"Kevin Is Not a Name — It's a Diagnosis!"

We’ve written extensively about the consequences of baby naming. The name you choose for your children can affect his “Google-ability” or even get you in trouble with the law. A new survey of 2,000 elementary school teachers in Germany finds that your children’s names may also affect how teachers perceive them (translation available here). An overwhelming majority of the teachers surveyed associate “traditional” names with positive character traits and non-traditional names with weak performance and bad behavior. The name Kevin has particularly negative connotations; as one teacher wrote, “Kevin is not a name — it’s a diagnosis!” Astrid Kaiser, who conducted the study, said, “The names with positive connotations are all traditional German ones. What this shows is that children from a working class or immigrant background are clearly being discriminated against.” (HT: Herbert Engels) [%comments]

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  1. Psittakos says:

    It’s amusing to see “Kevin” singled out as one of the trashiest. It is a name of respectable-enough origin. There is a Saint Kevin, who is slightly better known than Saint Hubbins (the patron saint of quality footwear).

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  2. Kevin says:

    I’ve been called many things in my life, but this would be the first time anyone’s called me a inefficient problem child…

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  3. Caitlyn says:

    hmmm….. my parents gave all of us offbeat names, and we were pretty uniformly loved by our teachers. I’d want to look at naming trends in general in Germany, I think.

    Kip has an excellent point – is this causation or correlation?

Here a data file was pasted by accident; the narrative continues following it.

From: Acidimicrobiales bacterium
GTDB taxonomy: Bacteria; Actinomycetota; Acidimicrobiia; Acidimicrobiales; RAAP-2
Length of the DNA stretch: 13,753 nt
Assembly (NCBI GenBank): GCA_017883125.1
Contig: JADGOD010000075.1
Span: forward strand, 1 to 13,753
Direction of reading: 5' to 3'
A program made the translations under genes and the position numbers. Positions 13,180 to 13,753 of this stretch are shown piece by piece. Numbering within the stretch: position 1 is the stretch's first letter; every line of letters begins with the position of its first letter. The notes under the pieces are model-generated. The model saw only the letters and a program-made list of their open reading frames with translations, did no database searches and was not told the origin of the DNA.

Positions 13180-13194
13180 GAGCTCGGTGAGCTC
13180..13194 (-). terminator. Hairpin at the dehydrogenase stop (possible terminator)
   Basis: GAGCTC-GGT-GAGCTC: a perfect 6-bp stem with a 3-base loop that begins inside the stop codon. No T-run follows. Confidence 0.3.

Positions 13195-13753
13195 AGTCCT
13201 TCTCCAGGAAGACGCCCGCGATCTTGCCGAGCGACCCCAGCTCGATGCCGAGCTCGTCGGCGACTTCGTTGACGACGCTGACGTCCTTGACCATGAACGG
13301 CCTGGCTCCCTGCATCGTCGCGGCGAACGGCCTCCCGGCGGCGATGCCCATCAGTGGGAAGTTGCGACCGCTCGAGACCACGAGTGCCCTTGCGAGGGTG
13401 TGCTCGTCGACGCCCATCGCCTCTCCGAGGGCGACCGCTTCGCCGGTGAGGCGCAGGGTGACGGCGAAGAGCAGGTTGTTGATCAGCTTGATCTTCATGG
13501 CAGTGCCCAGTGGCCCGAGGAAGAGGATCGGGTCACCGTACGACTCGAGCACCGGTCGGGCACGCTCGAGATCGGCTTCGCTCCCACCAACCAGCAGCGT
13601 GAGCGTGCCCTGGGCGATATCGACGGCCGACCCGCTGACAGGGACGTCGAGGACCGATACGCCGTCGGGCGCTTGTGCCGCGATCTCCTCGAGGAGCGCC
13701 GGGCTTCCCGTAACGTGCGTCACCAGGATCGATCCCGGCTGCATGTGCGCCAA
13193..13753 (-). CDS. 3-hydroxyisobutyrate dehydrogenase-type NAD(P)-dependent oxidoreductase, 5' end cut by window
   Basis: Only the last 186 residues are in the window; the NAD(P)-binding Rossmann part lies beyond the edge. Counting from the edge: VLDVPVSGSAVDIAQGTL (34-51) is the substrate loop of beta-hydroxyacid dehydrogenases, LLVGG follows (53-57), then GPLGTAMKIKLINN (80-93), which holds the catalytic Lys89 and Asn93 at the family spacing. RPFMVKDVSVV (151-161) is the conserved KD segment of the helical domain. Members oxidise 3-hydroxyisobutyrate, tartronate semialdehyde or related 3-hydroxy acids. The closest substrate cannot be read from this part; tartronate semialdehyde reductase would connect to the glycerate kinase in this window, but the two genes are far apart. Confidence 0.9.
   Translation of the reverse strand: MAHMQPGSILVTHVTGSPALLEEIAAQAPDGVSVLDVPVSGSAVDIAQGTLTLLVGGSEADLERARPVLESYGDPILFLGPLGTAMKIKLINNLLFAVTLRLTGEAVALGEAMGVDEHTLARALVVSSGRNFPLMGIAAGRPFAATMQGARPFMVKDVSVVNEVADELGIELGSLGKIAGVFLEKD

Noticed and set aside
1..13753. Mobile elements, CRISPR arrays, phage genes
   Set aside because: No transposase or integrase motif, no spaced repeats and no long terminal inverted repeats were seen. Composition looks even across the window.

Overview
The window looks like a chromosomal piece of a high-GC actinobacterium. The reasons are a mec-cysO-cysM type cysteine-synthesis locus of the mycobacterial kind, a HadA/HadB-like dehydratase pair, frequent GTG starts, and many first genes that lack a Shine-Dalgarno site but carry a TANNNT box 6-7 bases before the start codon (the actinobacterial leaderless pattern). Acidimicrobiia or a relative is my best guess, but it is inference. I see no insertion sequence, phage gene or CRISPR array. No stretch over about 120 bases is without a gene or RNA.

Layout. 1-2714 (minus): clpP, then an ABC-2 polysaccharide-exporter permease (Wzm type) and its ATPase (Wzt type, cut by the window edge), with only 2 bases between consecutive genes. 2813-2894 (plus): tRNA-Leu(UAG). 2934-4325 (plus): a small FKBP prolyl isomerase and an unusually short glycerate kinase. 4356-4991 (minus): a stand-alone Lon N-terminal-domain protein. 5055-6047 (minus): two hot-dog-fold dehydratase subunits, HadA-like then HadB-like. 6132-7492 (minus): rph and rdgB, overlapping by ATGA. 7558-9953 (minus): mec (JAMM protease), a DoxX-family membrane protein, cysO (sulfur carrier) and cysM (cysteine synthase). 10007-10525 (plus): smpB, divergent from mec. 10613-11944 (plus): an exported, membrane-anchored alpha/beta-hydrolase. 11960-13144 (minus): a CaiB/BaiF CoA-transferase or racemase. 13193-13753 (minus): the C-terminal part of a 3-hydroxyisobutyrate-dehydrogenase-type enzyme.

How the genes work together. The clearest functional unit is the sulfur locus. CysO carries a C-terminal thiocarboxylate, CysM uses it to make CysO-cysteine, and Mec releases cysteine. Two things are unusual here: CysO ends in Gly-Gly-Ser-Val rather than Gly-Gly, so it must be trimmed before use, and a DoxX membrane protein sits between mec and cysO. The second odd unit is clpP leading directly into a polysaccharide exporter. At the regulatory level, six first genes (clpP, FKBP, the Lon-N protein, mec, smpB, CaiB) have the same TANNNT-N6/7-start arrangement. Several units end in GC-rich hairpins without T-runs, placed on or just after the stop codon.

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  4. tom says:

    Astrid Kaiser says that “Kevin” is a non-traditional name. I’m not from Germany, so, maybe that makes perfect sense over there.

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  5. Kirilius says:

    “What this shows is that children from a working class or immigrant background are clearly being discriminated against” – well, a kid’s name can clearly reveal an immigrant background but how does it suggest the “working class” of the parents?

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    • Nina says:

      Well, in Germany names such as Kevin or Dustin or Chantal or Mandy are strongly associated with being “white trash”. Similarly to people in the US called Shaneisha etc. are associated with being an African American on a certain social level in society.

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  6. German says:

    Most English-sounding names (Kevin, Tyler, Mandy, Cindy, etc) are taken off movies and television definitely signal lower-class status in Germany. Astrid, as a Swedish name, is actually pretty popular. When we named our son Felix, we were very conscious about class connotations, as at sine point, the name will be seen on a resume.

    I do think the same problem exists in the U.S. – Misty, Jamaal, Meisha – all names that are likely to get your resume screened out before you can ever set foot in the door.

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  7. di says:

    What this shows is that if you ask 2000 people a question, you will get at least one person saying something obnoxious.

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  8. Kevin says:

    Oh so it’s true

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